Mark Harris and Sverre Arestad
How pleased I was to read of your offer to alumni to write about a remembered professor from earlier days at the UW. Like Ann Rule (from the early '50s), I, too, remember Mark Harris from a later date. How well I recall the 20 or so students sitting around a large table in Parrington Hall for novel writing ... only by the early '60s he was reading aloud the students' writing efforts. I remember his reading from my "novel" and his continual stopping to laugh. "This one reminds me of 'The Egg and I,' " he chuckled. I was pleased at his response for, indeed, I didn't mind comparison to Betty McDonald.
In addition to Mark Harris, I want to pay tribute to Dr. Sverre Arestad of the UW.'s Scandinavian Department. He taught Norwegian language and Scandinavian Literature... and what a dynamic professor he was! I well remember my first day in Norwegian 101 in September 1960. He took roll call by calling student names with a Norwegian pronunciation. My name was Mary Steen and although I had grown up around Norwegians, I had never heard the last name pronounced 'Stay-en."
"Mar-ri Stay-en," I heard Dr. Arestad say. "Mar-ri Stay-en." After the third or fourth time, I thought maybe he's saying Mary Steen, so I finally responded. I loved that class, took every Norwegian class I could for two years, and ended with a minor in Norwegian and a major in English (writing rather than lit.) How I wish I could have had Dr. Arestad before my junior year because he really encouraged me to go into teaching (and, as he put it, perhaps I could also teach some Norwegian in whatever school I was in). Thanks to Dr. Arestad, for the first time I truly became interested in teaching as a vocation. However, I was determined to graduate in four years ... so maybe, I said, I would return to obtain a teaching certificate.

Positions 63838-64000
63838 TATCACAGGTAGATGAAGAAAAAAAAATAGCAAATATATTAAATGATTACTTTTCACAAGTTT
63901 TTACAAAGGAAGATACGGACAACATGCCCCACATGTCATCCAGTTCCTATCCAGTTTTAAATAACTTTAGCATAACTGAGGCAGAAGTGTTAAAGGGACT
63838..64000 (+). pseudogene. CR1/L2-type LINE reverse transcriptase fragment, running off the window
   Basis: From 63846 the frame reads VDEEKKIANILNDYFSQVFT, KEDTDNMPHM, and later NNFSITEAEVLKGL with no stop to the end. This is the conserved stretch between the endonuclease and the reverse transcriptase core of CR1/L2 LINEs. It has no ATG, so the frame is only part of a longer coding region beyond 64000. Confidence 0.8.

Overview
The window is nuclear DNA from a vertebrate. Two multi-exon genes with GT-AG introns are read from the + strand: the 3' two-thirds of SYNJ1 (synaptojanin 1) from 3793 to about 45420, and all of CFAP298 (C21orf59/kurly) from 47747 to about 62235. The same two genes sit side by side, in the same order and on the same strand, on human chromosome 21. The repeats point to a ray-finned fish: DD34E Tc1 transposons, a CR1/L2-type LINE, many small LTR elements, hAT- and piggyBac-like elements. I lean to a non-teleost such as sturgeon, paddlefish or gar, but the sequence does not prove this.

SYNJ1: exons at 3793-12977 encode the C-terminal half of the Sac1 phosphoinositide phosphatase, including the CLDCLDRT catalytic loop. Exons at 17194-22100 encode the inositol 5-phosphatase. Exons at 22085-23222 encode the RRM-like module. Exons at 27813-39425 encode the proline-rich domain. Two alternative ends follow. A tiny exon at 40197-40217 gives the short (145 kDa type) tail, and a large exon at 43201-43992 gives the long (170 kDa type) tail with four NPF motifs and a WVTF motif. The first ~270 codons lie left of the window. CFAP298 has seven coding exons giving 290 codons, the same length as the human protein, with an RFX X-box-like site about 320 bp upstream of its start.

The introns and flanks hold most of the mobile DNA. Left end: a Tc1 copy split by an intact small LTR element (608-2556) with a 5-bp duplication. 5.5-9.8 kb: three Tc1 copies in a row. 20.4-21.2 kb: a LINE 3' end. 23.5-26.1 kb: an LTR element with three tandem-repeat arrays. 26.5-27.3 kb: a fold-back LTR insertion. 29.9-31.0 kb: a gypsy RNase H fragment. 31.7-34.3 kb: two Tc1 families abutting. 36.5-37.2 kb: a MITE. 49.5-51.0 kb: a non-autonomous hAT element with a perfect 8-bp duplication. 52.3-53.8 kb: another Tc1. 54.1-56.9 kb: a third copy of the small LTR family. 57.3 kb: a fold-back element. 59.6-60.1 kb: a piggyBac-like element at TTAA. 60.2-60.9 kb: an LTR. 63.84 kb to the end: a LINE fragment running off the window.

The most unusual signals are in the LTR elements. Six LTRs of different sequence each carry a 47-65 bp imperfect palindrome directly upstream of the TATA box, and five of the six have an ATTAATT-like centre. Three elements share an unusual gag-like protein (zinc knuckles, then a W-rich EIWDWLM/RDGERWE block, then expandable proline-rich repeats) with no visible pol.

Although I've worked for three school districts from writing and editing work in one district to theme reading for the past nine years in Kent School District, I have never gone back to school for my teaching certificate. I think often of Dr. Arestad and how I should have listened more carefully to him--in English.
Mary Steen Story, '62
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